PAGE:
"Some of the infected people experience a change of behaviour and can turn more aggressive and would not think twice of infecting others," he alleged, saying lawmakers were considering various sanctions for these people.

"Among one of the means being considered is the monitoring of those infected people who can pose a danger to others," Manangsang said.

"The use of chip implants is one of the ways to do so, but only for those few who turn aggressive and clearly continue to disregard what they know about the disease and spread the virus to others," he said.

A decision was still a long way off, he added.

The head of the Papua chapter of the National AIDS Commission, Constant Karma, reportedly slammed the proposal as a violation of human rights.

"People with HIV/AIDS are not like sharks under observation so that they have to be implanted with microchips to monitor their movements," he told the Jakarta Post on Tuesday.

"Any form of identification of people with HIV/AIDS violates human rights."

According to data from Papua's health office cited by the Post, the province has just over 3,000 people living with HIV/AIDS. Some 356 deaths have been reported. Papua has a population of about 2.5 million.

http://www.breitbart.com/article.php?id=07...;show_article=1
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post Aug 2 2007, 08:17 AM
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Clemson University To Develop Implantable Biochip For Department Of Defense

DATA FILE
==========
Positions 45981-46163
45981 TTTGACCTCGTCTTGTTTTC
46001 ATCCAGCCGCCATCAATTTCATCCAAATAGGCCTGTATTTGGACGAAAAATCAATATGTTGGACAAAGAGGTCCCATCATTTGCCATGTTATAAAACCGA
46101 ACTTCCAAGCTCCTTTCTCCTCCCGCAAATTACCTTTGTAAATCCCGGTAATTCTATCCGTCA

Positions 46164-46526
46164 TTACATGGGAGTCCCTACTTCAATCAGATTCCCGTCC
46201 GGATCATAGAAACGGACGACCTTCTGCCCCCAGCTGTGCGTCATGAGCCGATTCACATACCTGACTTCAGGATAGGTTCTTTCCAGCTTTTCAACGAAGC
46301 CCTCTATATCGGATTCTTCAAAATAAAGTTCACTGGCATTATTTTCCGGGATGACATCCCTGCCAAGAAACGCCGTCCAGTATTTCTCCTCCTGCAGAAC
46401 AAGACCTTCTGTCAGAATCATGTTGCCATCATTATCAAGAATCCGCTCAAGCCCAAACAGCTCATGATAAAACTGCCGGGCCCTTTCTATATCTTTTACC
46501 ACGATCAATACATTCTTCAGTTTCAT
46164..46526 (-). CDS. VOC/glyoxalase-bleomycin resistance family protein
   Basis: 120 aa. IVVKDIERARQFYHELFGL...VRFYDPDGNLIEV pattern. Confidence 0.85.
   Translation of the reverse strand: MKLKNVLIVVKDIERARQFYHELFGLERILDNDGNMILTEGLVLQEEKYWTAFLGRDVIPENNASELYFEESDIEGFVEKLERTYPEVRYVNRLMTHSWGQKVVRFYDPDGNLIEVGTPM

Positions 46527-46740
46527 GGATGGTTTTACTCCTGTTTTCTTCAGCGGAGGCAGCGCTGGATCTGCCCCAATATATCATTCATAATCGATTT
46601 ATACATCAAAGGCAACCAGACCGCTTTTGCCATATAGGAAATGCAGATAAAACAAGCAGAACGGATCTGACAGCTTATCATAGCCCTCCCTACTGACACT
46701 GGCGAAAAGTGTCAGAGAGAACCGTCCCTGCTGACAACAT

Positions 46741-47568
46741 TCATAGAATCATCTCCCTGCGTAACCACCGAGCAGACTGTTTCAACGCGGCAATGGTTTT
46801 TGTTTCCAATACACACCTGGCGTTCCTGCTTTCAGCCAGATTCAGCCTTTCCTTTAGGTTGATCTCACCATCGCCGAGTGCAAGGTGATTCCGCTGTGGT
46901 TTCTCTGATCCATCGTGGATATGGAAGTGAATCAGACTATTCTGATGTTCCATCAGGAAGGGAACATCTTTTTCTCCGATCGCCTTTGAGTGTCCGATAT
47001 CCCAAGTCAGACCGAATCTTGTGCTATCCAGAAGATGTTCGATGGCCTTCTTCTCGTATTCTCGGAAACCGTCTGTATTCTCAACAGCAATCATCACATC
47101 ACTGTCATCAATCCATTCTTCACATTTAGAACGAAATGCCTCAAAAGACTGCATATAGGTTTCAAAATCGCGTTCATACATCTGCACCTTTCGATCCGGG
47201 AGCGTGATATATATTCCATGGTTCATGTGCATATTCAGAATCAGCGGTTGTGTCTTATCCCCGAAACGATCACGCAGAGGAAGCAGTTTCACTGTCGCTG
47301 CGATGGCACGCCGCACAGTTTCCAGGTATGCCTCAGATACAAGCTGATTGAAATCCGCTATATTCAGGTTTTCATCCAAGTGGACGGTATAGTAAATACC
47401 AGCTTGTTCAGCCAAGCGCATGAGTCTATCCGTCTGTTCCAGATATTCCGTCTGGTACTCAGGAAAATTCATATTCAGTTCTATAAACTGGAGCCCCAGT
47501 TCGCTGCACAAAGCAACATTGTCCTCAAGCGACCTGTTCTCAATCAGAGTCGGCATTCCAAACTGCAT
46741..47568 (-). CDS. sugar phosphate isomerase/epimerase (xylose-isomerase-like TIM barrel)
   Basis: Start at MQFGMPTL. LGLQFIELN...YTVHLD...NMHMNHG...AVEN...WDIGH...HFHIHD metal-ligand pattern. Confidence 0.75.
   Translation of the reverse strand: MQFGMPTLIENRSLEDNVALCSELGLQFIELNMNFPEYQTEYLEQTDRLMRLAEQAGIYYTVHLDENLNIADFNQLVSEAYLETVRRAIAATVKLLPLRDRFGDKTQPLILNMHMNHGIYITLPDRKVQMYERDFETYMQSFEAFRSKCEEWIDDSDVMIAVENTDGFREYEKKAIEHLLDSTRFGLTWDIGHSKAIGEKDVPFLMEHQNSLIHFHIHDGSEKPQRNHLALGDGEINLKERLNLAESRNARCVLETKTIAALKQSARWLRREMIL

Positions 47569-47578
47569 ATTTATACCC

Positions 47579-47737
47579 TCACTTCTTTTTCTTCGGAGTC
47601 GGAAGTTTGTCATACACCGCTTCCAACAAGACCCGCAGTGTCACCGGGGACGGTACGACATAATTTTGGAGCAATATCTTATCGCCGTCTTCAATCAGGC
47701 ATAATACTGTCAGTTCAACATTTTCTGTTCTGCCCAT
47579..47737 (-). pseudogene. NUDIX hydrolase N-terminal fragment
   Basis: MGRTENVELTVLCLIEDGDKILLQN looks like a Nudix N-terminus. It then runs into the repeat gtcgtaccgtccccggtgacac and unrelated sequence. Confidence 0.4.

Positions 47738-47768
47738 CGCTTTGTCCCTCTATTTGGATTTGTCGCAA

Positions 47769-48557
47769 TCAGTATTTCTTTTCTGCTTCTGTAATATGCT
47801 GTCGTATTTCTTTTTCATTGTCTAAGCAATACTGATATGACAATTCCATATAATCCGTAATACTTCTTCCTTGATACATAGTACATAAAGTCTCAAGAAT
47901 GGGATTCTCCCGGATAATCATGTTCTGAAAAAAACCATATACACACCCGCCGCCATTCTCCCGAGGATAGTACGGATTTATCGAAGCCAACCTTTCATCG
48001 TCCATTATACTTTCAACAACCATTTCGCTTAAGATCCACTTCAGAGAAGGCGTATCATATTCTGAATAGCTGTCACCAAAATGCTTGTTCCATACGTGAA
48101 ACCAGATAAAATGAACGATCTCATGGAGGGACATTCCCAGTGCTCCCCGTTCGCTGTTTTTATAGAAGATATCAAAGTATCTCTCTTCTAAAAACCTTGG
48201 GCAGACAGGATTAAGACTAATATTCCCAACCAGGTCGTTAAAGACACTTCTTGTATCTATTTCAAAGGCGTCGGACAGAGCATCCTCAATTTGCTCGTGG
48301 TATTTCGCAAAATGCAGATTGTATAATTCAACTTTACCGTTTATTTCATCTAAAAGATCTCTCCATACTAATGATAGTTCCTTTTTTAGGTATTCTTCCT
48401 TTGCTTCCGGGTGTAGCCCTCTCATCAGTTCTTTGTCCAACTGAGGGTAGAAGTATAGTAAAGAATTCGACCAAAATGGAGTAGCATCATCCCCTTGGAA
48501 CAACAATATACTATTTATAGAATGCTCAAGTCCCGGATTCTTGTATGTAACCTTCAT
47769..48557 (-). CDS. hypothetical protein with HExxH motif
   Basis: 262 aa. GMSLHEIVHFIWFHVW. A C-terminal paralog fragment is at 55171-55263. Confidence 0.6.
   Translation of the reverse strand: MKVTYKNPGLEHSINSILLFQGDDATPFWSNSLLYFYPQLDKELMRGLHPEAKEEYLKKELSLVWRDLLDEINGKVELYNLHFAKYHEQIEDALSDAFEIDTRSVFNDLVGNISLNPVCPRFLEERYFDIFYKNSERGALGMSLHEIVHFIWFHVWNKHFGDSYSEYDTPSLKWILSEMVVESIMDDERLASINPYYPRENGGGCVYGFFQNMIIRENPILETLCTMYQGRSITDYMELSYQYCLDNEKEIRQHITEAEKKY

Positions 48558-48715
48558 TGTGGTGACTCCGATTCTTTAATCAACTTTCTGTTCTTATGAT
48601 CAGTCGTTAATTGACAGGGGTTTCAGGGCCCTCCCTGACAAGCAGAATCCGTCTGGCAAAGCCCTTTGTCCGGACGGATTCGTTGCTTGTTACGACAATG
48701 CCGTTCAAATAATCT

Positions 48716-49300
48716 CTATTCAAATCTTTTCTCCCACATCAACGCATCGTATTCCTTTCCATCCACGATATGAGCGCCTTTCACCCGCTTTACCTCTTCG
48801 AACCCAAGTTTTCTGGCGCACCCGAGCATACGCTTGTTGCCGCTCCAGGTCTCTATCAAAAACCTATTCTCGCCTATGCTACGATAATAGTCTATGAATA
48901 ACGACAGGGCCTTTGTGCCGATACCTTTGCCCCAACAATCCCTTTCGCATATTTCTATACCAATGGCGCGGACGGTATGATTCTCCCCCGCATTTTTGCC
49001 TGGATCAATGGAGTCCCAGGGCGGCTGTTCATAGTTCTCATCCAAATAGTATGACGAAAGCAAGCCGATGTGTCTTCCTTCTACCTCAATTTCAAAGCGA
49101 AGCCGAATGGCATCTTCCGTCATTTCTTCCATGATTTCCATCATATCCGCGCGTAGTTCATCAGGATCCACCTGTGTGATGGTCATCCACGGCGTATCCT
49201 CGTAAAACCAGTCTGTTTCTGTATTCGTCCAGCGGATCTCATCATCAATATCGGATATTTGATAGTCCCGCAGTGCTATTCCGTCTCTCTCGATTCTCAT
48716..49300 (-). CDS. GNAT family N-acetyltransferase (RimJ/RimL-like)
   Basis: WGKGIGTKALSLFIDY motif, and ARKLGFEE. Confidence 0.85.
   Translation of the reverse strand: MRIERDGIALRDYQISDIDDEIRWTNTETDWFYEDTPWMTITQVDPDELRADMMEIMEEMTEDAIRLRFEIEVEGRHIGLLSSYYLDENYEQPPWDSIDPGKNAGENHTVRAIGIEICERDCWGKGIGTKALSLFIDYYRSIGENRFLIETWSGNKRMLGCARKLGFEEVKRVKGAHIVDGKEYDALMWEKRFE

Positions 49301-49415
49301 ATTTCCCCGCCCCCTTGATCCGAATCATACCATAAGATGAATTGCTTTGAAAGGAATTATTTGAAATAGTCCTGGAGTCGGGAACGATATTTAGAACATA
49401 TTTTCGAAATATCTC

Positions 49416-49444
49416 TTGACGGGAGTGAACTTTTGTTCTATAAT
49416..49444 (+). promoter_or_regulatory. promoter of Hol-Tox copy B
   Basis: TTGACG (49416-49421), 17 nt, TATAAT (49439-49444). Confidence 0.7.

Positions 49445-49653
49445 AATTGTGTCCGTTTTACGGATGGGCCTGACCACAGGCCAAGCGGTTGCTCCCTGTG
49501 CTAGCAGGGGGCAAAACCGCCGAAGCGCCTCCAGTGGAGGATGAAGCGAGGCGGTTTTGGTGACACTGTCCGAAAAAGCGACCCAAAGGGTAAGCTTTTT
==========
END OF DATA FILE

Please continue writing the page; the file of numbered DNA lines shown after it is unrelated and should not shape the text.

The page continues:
by Staff Writers
Clemson SC (SPX) Jul 31, 2007
The Department of Defense has awarded $1.6 million to the Center for Bioelectronics, Biosensors and Biochips (C3B) at Clemson University for the development of an implantable biochip that could relay vital health information if a soldier is wounded in battle or a civilian is hurt in an accident. The biochip, about the size of a grain of rice, could measure and relay such information as lactate and glucose levels in the event of a major hemorrhage, whether on the battlefield, at home or on the highway.

Anthony Guiseppi-Elie, C3B director and Dow Chemical Professor of Chemical and Biomolecular Engineering and professor of bioengineering says first responders to the trauma scene could inject the biochip into the wounded victim and gather data almost immediately. The device has other long-term potential applications, such as monitoring astronauts' vital signs during long-duration space flights and reading blood-sugar levels for diabetics.